Carlos Cerezo Davila PhD '17 Joins Kohn Pedersen Fox as Environmental Design Director

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Note: this article is adapted and reposted from the website of Kohn Pederson Fox. See original article here.

Carlos Cerezo Davila PhD ‘17 has joined Kohn Pederson Fox as Environmental Design Director. In this newly created role, Cerezo Davila will guide the firm in its ongoing efforts to positively impact the environment through its built work. Working closely with staff at all levels of the firm, Cerezo Davila will advance existing processes and create new design tools, workflows, and analysis systems to ensure KPF projects exceed the highest standards of sustainable performance and resiliency.

“With the addition of Carlos, KPF is strengthening both the environmental and research aspects of our practice,” says KPF President James von Klemperer. “As architects of impactful, large-scale projects in key city centers around the world, we appreciate that we have an outsize responsibility to make sure we are designing for a healthy sustainable future. Carlos will help us advance our practice and the cause of environmental betterment worldwide.”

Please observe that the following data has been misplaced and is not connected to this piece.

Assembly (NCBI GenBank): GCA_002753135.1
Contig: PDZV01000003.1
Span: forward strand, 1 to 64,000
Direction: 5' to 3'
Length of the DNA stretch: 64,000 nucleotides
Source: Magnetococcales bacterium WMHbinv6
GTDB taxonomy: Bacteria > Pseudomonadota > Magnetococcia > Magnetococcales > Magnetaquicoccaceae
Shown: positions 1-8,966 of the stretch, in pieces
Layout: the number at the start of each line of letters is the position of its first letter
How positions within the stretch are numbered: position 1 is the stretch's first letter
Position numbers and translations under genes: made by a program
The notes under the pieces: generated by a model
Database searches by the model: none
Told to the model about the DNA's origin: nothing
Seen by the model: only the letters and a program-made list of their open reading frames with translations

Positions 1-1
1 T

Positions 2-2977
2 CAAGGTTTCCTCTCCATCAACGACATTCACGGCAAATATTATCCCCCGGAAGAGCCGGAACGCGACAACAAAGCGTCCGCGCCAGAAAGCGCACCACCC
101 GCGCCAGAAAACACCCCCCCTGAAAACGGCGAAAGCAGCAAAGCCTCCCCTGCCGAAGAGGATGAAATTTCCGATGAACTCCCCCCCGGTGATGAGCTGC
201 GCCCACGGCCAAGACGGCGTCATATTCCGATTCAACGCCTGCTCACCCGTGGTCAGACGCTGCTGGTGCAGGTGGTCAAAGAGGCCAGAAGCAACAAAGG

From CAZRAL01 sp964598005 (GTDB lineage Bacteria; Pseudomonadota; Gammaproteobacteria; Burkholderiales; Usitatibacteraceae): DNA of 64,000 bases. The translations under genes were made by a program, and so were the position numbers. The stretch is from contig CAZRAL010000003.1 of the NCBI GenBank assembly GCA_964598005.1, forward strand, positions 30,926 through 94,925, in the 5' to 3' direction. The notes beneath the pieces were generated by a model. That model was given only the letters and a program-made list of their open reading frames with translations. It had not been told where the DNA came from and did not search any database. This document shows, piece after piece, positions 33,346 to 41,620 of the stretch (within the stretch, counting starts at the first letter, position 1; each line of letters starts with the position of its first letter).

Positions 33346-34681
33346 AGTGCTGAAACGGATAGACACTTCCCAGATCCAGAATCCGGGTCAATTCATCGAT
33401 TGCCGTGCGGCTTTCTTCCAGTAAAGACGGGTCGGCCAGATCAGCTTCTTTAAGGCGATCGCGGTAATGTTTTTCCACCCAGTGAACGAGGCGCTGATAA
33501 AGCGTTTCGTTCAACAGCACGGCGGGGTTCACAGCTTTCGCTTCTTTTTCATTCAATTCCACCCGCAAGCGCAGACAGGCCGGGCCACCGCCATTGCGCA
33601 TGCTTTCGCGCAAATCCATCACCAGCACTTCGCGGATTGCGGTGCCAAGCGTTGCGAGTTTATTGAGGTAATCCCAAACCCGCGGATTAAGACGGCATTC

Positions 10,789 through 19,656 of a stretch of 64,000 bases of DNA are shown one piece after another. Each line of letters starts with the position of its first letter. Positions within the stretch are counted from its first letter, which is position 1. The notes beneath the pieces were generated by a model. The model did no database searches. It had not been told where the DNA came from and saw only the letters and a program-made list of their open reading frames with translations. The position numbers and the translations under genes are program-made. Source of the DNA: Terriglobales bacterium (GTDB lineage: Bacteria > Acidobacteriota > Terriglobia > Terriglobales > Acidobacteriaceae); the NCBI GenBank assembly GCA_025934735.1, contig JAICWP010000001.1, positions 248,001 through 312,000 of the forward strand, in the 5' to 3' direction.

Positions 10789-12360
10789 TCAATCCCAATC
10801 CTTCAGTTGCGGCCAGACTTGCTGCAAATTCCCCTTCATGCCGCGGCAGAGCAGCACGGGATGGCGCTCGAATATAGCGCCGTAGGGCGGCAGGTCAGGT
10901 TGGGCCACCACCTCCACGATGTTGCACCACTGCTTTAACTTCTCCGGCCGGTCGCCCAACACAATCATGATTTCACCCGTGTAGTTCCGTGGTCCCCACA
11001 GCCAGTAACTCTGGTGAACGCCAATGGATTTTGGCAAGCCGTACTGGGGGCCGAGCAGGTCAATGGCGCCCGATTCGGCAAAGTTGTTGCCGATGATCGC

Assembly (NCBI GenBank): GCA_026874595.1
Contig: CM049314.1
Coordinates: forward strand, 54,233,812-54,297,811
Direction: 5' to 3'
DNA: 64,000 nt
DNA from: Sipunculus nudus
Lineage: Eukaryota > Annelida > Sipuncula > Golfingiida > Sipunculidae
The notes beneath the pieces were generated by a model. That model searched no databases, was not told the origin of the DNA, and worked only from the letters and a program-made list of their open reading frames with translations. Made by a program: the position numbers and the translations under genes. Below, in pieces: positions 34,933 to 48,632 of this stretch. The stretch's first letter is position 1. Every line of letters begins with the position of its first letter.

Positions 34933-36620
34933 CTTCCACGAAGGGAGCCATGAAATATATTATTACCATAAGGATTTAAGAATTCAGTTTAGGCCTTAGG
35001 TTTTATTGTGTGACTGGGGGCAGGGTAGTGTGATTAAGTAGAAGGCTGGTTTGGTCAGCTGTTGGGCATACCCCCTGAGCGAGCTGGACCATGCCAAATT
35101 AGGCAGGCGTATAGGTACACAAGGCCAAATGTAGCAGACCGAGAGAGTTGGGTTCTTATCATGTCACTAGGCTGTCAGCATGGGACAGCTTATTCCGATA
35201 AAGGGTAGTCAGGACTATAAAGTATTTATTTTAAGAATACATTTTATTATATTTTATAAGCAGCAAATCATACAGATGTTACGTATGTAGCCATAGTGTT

“Given their density and scale, the potential of KPF projects to have a positive environmental impact is immense, not only in the operation and construction of individual buildings but also in the urban microclimates and infrastructure they are embedded in. With more than 50% of the firm’s work located in urban regions of the world facing some of the largest challenges due to rapid urbanization and climate change, KPF has a duty to deliver lasting environmental performance,” says Cerezo Davila. “Having explored the built environment as an academic, I am extremely excited to join KPF and to address some of these challenges alongside experienced and talented designers, while continuing to innovate and expand the field of building performance through applied research.“

Before joining KPF, Cerezo Davila worked as a Research Scientist with the Sustainable Design Lab at the Massachusetts Institute of Technology (MIT), focusing on the development of workflows and tools to incorporate building performance simulation in design at all scales. His research studied the application of energy simulation and uncertainty analysis at an urban scale in collaboration with municipalities such as Boston, Chicago, Lisbon, and Kuwait.

Boston’s proof of concept study for a citywide Urban Building Energy Model (UBEM), a term introduced in one of Cerezo Davila’s published scientific papers, modeled over 80,000 buildings and estimated their energy usage to assist the city in developing urban energy generation strategies.

As an instructor in the Building Technology program at MIT, Cerezo Davila taught environmental modeling to architects and urban planners. He is a licensed architect in Spain, and has practiced in Europe, Japan, and the United States.